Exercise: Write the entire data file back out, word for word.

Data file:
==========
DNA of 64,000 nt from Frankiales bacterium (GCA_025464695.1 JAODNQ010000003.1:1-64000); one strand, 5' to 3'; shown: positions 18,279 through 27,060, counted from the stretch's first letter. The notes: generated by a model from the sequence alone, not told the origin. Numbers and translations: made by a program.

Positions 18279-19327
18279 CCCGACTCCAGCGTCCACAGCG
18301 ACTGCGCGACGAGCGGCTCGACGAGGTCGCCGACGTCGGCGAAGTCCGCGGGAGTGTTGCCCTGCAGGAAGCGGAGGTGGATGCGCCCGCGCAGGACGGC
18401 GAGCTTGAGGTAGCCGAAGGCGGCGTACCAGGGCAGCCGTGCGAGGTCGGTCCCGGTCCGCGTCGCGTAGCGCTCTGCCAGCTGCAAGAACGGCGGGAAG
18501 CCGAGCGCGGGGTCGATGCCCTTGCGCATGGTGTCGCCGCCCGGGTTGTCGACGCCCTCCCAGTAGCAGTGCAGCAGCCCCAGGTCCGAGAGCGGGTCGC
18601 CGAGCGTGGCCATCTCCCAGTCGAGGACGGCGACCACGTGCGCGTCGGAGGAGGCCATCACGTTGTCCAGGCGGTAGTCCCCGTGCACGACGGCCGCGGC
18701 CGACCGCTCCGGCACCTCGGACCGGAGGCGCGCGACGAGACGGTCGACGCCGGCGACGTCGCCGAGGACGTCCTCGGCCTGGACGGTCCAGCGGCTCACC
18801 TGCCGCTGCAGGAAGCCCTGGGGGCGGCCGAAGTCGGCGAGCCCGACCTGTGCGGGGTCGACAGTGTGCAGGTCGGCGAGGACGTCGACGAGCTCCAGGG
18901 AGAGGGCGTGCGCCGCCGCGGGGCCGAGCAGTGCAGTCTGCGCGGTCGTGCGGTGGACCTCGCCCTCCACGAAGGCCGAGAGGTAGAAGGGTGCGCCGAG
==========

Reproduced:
DNA of 64,000 nt from Frankiales bacterium (GCA_025464695.1 JAODNQ010000003.1:1-64000); one strand, 5' to 3'; shown: positions 18,279 through 27,060, counted from the stretch's first letter. The notes: generated by a model from the sequence alone, not told the origin. Numbers and translations: made by a program.

Positions 18279-19327
18279 CCCGACTCCAGCGTCCACAGCG
18301 ACTGCGCGACGAGCGGCTCGACGAGGTCGCCGACGTCGGCGAAGTCCGCGGGAGTGTTGCCCTGCAGGAAGCGGAGGTGGATGCGCCCGCGCAGGACGGC
18401 GAGCTTGAGGTAGCCGAAGGCGGCGTACCAGGGCAGCCGTGCGAGGTCGGTCCCGGTCCGCGTCGCGTAGCGCTCTGCCAGCTGCAAGAACGGCGGGAAG
18501 CCGAGCGCGGGGTCGATGCCCTTGCGCATGGTGTCGCCGCCCGGGTTGTCGACGCCCTCCCAGTAGCAGTGCAGCAGCCCCAGGTCCGAGAGCGGGTCGC
18601 CGAGCGTGGCCATCTCCCAGTCGAGGACGGCGACCACGTGCGCGTCGGAGGAGGCCATCACGTTGTCCAGGCGGTAGTCCCCGTGCACGACGGCCGCGGC
18701 CGACCGCTCCGGCACCTCGGACCGGAGGCGCGCGACGAGACGGTCGACGCCGGCGACGTCGCCGAGGACGTCCTCGGCCTGGACGGTCCAGCGGCTCACC
18801 TGCCGCTGCAGGAAGCCCTGGGGGCGGCCGAAGTCGGCGAGCCCGACCTGTGCGGGGTCGACAGTGTGCAGGTCGGCGAGGACGTCGACGAGCTCCAGGG
18901 AGAGGGCGTGCGCCGCCGCGGGGCCGAGCAGTGCAGTCTGCGCGGTCGTGCGGTGGACCTCGCCCTCCACGAAGGCCGAGAGGTAGAAGGGTGCGCCGAG